In her chapter about “Ecstasy” in the book Amazing Grace, Kathleen Norris writes, 

“People like to know where they stand. And to be put “out of place” is a disaster; it conjures up images of eviction and homelessness…. But I am tempted to say that without ecstasy, there is no love. If we lack the ability to even imagine ourselves without a place, we are not likely to be able to love wisely enough to heal our society of its schizophrenia.”

Elf is a comedy all about joy. There is a slapstick sense to the film’s humor, but it is balanced nicely with a deeper elements about disappointment, identity, love, resilience, and hope. Joy pulses through Buddy’s veins (along with an inhuman amount of sugar). While Buddy’s joy initially comes across as annoying, he ends up transforming many peoples’ lives for the better. 

I had picked out scenes from the film that illustrate each of the 8 Pillars of Joy, as written about in the phenomenal book The Book of Joy by the Dalai Lama and Desmond Tutu. In the book, they identify the 8 Pillars of Joy: Perspective, Humility, Humor, Acceptance, Forgiveness, Gratitude, Compassion, and Generosity. Much of the foundation work of joy is to be done alone, through meditation and contemplation. But joy only finds completion in relationship.

Perspective - your problem will pass
Buddy most clearly embodies this in his eternal optimism. For him, each rejection and setback is only temporary.   

Humility - you are deeply connected with all people
Buddy’s mission is to spread Christmas cheer. He doesn’t set himself over and above others, rather he engages in unconditional love because, for him, no one is beyond redemption.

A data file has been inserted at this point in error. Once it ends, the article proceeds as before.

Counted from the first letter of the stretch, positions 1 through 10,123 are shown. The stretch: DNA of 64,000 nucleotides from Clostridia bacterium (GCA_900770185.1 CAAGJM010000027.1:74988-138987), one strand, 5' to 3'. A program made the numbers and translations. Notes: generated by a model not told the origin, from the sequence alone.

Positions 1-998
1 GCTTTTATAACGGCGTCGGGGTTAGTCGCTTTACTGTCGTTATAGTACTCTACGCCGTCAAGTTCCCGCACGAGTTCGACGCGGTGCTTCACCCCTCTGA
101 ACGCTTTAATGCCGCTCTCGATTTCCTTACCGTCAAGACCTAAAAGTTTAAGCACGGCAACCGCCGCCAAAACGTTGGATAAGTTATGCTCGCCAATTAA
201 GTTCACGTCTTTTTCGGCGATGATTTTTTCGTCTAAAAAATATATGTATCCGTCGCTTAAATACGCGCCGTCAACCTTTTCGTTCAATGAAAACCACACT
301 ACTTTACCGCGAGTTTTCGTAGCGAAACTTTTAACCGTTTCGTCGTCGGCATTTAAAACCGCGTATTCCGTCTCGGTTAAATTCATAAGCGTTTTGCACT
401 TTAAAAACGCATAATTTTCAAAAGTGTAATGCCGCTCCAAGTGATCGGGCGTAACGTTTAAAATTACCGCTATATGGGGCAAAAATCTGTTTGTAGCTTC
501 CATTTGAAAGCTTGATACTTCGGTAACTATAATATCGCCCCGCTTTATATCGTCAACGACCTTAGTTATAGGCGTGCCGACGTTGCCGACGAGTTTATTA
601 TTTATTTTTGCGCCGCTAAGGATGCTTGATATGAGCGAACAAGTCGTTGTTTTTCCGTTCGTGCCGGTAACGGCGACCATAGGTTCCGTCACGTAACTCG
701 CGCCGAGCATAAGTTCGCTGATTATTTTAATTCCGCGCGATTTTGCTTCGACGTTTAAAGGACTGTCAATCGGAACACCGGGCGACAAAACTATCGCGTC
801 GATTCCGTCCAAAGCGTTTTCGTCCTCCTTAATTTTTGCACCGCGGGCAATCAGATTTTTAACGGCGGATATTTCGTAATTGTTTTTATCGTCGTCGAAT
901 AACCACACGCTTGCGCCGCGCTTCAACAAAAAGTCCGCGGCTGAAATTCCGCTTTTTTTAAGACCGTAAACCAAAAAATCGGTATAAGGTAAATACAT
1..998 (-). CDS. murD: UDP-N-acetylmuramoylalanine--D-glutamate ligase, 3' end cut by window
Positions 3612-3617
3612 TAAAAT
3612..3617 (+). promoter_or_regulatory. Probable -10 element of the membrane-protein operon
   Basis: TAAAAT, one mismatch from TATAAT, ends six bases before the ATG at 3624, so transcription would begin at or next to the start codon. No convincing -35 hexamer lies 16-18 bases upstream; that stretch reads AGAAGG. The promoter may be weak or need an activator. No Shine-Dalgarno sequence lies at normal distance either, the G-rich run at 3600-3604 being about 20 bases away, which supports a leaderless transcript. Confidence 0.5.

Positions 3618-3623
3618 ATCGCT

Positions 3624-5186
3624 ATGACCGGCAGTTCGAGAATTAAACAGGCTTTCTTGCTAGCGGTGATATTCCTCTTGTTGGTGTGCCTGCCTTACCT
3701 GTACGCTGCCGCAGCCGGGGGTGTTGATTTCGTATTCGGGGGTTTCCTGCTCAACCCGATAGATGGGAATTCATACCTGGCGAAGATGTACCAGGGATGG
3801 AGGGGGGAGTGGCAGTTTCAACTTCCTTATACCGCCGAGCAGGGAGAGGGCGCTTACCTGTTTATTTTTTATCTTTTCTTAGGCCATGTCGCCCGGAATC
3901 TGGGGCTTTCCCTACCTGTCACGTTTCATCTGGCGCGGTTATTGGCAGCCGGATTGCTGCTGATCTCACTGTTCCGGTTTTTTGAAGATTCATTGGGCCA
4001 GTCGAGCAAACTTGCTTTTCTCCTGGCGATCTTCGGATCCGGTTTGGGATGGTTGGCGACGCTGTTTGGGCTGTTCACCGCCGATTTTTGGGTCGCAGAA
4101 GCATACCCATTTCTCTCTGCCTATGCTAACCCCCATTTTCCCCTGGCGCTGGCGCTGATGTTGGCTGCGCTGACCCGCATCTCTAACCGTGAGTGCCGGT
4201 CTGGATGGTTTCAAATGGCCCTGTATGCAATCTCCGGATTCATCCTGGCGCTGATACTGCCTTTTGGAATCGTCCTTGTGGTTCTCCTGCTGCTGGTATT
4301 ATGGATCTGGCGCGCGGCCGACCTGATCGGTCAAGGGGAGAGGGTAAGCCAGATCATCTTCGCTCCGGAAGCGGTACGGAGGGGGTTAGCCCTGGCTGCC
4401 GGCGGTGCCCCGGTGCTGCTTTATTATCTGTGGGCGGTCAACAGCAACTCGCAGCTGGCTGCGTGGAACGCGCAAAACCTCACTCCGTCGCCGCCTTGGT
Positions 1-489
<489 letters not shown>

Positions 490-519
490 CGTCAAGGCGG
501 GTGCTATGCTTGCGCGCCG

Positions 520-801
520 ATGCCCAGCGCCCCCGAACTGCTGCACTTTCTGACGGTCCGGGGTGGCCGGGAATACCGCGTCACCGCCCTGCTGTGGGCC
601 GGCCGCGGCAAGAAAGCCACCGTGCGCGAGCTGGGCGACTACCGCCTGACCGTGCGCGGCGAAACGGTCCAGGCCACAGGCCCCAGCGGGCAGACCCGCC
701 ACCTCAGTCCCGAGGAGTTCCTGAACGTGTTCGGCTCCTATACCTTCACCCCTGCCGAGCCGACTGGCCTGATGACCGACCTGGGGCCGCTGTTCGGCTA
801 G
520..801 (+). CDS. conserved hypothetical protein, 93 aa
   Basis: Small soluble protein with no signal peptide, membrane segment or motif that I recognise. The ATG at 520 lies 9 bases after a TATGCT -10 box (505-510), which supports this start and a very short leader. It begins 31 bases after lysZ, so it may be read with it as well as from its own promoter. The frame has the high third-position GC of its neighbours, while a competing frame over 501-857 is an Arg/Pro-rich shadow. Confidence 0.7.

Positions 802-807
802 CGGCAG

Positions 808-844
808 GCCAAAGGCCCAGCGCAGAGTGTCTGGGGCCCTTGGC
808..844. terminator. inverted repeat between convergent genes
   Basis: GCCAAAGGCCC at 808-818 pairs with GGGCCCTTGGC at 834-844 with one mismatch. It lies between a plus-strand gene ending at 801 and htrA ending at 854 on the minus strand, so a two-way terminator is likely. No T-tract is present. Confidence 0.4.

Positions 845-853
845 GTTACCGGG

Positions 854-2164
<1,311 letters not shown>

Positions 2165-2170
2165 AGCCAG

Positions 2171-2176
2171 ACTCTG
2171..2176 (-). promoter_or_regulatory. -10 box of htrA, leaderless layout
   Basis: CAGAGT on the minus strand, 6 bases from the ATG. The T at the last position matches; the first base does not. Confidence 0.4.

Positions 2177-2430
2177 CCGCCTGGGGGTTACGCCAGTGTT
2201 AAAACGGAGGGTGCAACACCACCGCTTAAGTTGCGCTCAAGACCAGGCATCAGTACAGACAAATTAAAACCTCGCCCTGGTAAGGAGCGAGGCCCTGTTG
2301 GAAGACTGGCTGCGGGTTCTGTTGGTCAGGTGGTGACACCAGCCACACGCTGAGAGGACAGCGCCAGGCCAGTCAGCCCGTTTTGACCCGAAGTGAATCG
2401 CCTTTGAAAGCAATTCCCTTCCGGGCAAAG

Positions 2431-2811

Humor - laugh at your problems, shortcomings and frailties
Buddy has nothing to lose because he doesn’t take himself too seriously. 

Acceptance - in order to make the most positive contribution to the situation, one must accept the reality of its existence
Buddy understands a problem that few bother to recognize – namely, the absence of Christmas cheer.

Forgivenessrecognize you have hurt and will be hurt by others
At the conclusion of the film, Buddy gladly receives his father’s acceptance without a trace of frustration or anger.

Gratitude - for whom and for what you are thankful
Buddy sees everything and everyone as a gift and engages in the world in a sense of wonder and awe.

Compassion - Buddhist practice of tonglen – breathing in the suffering of an environment and breathing out love, courage, strength, and joy from one’s heart

Buddy single-handedly changes the environment of the department store, publishing office, disgruntled apartment of his family, and the mail room. 

Generosity - desire to give gifts.
Buddy spends no energy debating who deserves what; rather, all he wants is for people to give and receive gifts.

This holiday season, perhaps what the world needs are more Buddy the Elves – people who engage in the world with a sense of wonder, seeking to spread Christmas cheer, and transforming entire communities. That sure sounds like Christian discipleship to me.

So may you come face to face with people who need your friendship and unconditional love. May you find joy in being displaced and uncomfortable. And may entire communities be transformed by joy and grace.

Amen.

All Rights Reserved. Background image by Aaron Stamper. © Cross of Grace Lutheran Church.